April 15, 2020

Learning to Cope – Personally and Professionally – In Stressful Times

By Daniel Palacios, LIVE KINETICALLY

Let’s face it folks, tensions are high. Sudden change is hardly ever expected or pleasant at first. Re-framing our mindset to see the positives, to find opportunities for improvement and progress during a time where it feels like the entire world is at a standstill feels like an impossible task.

Between homeschooling the kids, handling financial hardships and the general dread of impending doom, it’s easy to get mentally backed into the corner and throw in the towel.

But let’s not forget the night is darkest before the dawn. We need to remember how far humanity has come. There will eventually be an end in sight and even though we can’t guarantee that the world will be the same on the other side of all of this, we can begin taking steps to stop, focus and mentally prepare to adapt and evolve with the changing tides.

Let’s take a look at what tools we have available to mentally and physically deload our systemic stress to bring our bodies and minds back to a place where healing and growth can eventually begin again.

Spoiler alert, be prepared to get physical. Fact: Physical exercise has major psychological and emotional benefits.

Trim the Fat

No, I’m not talking about body composition. In fact, I would say this is literally the time to prioritize an exercise regimen that goes back to the basics! Goals are important. So let’s frame this from the perspective of survival and performing well enough to not only survive, but thrive.

Slow down and realize that a lot of stress is flying around right now. This stress finds its way into your brain, which tells your internal organs to release all manner of stress hormones. These hormones, like adrenaline, dopamine and cortisol, are good for your survival. Seeing as most of our modern lives do not involve very many fight or flight scenarios, however, we learn to adapt to all of our environmental, social and societal stressors by, well, just dealing.

The problem with this constant exposure to stress hormones is that we get really bad at clearing it all out. We have to focus on prioritizing and really identify what matters most, and ultimately what activities will actually benefit us. My guess is that it’s not scrolling TikToks for three hours a day.

Intellectually prioritizing activities as necessities, responsibilities and desires can be an effective coping mechanism for identifying all the junk we involve ourselves with that are simply a waste of time while honing in on those that will actually benefit and improve our lives. Putting into practice is where things get tricky.


We have to really ask ourselves questions in order to get answers — maybe not answers we like, but answers nonetheless. Questions like:

  • “What aspects of this situation do I really have control over?”
  • “Of the aspects that I can control, have I exhausted all of the potential options that may improve the situation?”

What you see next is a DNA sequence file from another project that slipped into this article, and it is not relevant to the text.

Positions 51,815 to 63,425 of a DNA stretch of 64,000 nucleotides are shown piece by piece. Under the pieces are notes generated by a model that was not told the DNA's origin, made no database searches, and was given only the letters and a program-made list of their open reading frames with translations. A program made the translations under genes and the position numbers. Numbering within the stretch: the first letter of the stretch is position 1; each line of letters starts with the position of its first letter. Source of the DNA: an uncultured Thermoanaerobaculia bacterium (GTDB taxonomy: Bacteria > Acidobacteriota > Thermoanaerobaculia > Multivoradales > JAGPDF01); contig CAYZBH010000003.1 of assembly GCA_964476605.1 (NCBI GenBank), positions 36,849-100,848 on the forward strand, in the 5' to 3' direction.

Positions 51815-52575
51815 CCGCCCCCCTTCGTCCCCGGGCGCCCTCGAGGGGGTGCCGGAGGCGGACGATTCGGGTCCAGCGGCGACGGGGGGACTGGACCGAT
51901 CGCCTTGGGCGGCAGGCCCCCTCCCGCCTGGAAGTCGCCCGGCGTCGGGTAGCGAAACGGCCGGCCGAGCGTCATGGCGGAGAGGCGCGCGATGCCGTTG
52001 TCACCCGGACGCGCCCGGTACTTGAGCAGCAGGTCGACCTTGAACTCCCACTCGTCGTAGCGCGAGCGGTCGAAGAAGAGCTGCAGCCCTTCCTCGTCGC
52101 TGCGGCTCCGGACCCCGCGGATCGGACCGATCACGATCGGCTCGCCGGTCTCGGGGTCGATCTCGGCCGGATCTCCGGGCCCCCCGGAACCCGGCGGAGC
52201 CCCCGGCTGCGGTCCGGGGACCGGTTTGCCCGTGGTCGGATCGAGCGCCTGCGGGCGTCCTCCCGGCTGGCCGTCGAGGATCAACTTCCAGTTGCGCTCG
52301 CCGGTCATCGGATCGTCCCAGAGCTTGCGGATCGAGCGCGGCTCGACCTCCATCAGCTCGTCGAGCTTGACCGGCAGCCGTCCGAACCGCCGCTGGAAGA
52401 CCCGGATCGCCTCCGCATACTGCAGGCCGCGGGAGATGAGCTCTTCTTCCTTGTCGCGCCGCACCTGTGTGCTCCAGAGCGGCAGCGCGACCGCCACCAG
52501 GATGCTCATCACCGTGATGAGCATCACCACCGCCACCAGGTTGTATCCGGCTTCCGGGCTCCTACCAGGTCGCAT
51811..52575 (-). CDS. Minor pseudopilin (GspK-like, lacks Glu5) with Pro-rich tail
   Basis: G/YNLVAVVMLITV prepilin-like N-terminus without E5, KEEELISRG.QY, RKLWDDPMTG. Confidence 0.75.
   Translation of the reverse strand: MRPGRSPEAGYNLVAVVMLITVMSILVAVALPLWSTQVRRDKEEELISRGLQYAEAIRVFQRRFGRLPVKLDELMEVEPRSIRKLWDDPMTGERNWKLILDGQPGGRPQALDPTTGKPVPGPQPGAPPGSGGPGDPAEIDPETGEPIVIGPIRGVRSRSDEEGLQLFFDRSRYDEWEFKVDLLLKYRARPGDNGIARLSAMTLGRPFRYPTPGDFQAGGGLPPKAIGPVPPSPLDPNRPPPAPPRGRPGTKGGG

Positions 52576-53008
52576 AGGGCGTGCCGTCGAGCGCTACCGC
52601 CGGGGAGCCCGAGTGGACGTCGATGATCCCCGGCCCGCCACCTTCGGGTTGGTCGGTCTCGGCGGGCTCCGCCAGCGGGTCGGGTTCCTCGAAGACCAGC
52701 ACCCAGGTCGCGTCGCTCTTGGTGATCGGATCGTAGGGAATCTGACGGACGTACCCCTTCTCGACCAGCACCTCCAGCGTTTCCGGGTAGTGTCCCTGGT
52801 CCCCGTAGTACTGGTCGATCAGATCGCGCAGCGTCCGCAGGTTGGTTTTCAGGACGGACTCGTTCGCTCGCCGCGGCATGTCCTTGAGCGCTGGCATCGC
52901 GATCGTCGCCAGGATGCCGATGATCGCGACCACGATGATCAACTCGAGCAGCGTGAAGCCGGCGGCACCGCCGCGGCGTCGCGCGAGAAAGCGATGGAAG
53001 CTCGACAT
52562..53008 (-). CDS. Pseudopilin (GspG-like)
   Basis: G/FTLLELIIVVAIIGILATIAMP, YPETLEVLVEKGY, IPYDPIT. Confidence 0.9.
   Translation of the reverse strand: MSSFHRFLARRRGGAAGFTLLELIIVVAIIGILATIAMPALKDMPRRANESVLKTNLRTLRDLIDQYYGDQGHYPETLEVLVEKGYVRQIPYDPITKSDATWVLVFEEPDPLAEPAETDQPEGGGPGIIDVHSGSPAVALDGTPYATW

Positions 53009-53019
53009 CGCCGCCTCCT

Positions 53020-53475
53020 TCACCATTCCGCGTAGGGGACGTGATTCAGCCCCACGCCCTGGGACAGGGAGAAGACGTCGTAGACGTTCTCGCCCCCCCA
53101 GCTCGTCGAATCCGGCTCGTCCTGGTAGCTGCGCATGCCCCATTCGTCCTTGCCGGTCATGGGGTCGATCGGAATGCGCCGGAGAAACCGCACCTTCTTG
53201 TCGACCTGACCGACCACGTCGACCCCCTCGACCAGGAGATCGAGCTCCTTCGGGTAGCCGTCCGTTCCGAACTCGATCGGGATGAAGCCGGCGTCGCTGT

• “What could I being doing differently to improve how I’m executing my plans and how I feel about my approach toward achieving my goal?”

When we’re in the thick of struggle, or feel trapped, it’s easy to get caught up and fail to see all of the options that are really available. In fact, creating space from the situation and stepping away from a frustrating activity or situation can clear your head well enough to see it from a different angle.

Every day I’m hearing reports from clients talking about how trapped – physically, emotionally and psychologically they feel – stiff, tight and incapable of moving forward. The spiral begins, physically and emotionally crippled by fear the situation doesn’t clear up.

Do Something for Yourself

What options are available really? Get up, take a walk, breathe deep, increase your heart rate, feel the sun shining on your skin, stretch, dance, sing, meditate, pray — but for the love of all that’s good and decent in the world turn off the social media and news and do something for yourself.

All of those things we’ve been putting off and downright ignoring are suddenly the very activities we should be partaking in. Learn a new skill. Knitting is a skill. Start that. Learn to breathe. It really is a skill. Not only that, learn to hold your breath. That’s a skill too. A beneficial one at that.

Move. Daily. Remember, this is no time to be worrying about achieving our aesthetics goals. Keeping in mind that moving daily and keeping to nutritional habits that work for us individually to boost our immune system, strengthen our resolve and develop balance is the ultimate goal — looking better could be a surprising side effect when you’re becoming more mentally healthy.

The sheer act of removing the anxiety, shame and fear about not crushing it in the gym can be liberating and improve the end, long-term result.

This, of course, takes practice, but making a daily habit of moving and improving your approach to what works for you and engages you in a healthy balanced lifestyle that suits you, can little by little create life-changing results.

With all of the obstacles and trials of daily life it can seem so much harder when it feels like life just piled another mountain in front of you. Focus on one problem or task at a time and all of the options that lay before you, then pick the simplest, most actionable, next right thing you can do. Keep it basic, keep it simple, do not over complicate the process.

Trim the fat from your life and habits, and always, Live Kinetically.

About the author

Dan Palacios is the owner and founder of  Kinetic Training. He can be reached at 954-504-2147; palaciosd39@gmail.com or on Instagram @livekinetically